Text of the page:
British Prime Minister Liz Truss’s plan for growth, melding the biggest tax giveaway in half a century with Thatcherite deregulation, is a straight-up gamble with Britain’s future, and even before her chancellor of the exchequer had finished delivering it on Friday the bet was starting to sour.
The market’s verdict on the £220 billion ($238.7bn) policy blitz set out by Kwasi Kwarteng was swift and devastating. Sterling crashed below $1.11 for the first time since 1985, taking its slump for the year to date to 19 per cent. Five-year gilts posted their biggest ever daily decline.
“The markets will do what they will,” Mr Kwarteng, 47, said when challenged in the House of Commons over the mayhem that he had unleashed.
Even before the chancellor’s statement, former Bank of England policy makers were warning that Ms Truss’s determination to cut taxes regardless of the circumstances risked pushing the UK into a sterling crisis.
There was still a sense of shock in how far her chancellor went, scrapping the top rate of income tax in a boost to the highest earners, as well as delivering on cuts to corporate taxes, national insurance contributions and levies on home purchases that had been flagged in advance.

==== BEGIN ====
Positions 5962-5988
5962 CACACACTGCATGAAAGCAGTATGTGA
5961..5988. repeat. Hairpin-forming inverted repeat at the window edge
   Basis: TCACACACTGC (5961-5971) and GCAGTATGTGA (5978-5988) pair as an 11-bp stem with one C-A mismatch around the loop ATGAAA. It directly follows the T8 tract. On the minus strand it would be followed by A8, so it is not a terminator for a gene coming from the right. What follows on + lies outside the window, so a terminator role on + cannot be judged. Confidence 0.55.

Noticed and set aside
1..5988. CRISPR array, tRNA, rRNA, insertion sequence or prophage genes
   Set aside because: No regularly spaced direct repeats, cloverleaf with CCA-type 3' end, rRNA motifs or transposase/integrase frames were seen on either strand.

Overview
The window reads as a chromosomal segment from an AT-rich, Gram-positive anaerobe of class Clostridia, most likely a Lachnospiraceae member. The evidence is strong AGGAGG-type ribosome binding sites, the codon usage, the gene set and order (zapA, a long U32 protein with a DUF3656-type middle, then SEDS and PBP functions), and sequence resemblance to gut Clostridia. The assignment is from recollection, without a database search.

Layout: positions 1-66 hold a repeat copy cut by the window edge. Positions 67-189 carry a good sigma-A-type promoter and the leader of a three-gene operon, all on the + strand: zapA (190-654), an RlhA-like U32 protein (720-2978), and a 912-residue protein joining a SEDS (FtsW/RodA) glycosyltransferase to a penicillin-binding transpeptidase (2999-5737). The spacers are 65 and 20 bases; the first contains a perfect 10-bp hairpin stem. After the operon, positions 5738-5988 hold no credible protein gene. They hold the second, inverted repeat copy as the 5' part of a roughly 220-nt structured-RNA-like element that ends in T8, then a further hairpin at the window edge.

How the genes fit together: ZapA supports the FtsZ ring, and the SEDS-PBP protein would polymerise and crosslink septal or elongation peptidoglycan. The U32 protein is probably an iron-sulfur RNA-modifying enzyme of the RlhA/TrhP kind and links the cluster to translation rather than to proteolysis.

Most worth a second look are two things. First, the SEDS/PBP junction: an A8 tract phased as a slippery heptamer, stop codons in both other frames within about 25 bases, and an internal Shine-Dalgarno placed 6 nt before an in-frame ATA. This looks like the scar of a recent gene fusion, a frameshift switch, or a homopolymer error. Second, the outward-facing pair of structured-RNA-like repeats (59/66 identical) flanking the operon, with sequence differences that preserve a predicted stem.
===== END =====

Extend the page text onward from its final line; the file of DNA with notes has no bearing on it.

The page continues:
The final total didn’t even include the full cost of capping household energy bills for the next two years. That could add another £100bn to taxpayers’ liabilities.
The tax cuts will cost the Treasury about £161bn over the next five years. A further energy guarantee will add about £60bn to that sum in the next six months, the only figure the Treasury provided.
Those eye-watering figures had analysts reaching for the history books to compare the package with infamous policy errors of the past.
The reaction — with the pound falling even as traders priced in steeper hikes in interest rates to offset the increase in inflationary pressures — is the sort of movement that is usually limited to emerging market currencies.
“Investor confidence is being eroded fast,” said George Saravelos, global head of foreign exchange research at Deutsche Bank. He called for an emergency interest rate hike from the Bank of England.
The reaction leaves Ms Truss and Mr Kwarteng in a terrible bind. Ms Truss, also 47, took office less than three weeks ago. Her efforts to stamp her authority on the government were interrupted by the death of Queen Elizabeth II, which brought politics to a halt for 10 days.
And she has a desperate need to show that she can steer the UK through the global energy crisis.
She defended her plan in comments to CNN’s State of the Union, saying “we absolutely need to be incentivising growth at what is a very, very difficult time for the global economy".
At the same time, government measures to limit energy prices for consumers are “very important as well", she said in excerpts from an interview for broadcast on Sunday.
She was elected Tory party leader over the summer due to her popularity with the membership. But two thirds of her legislators voted against her, and there were mutterings of a potential no-confidence vote before she’d even taken office.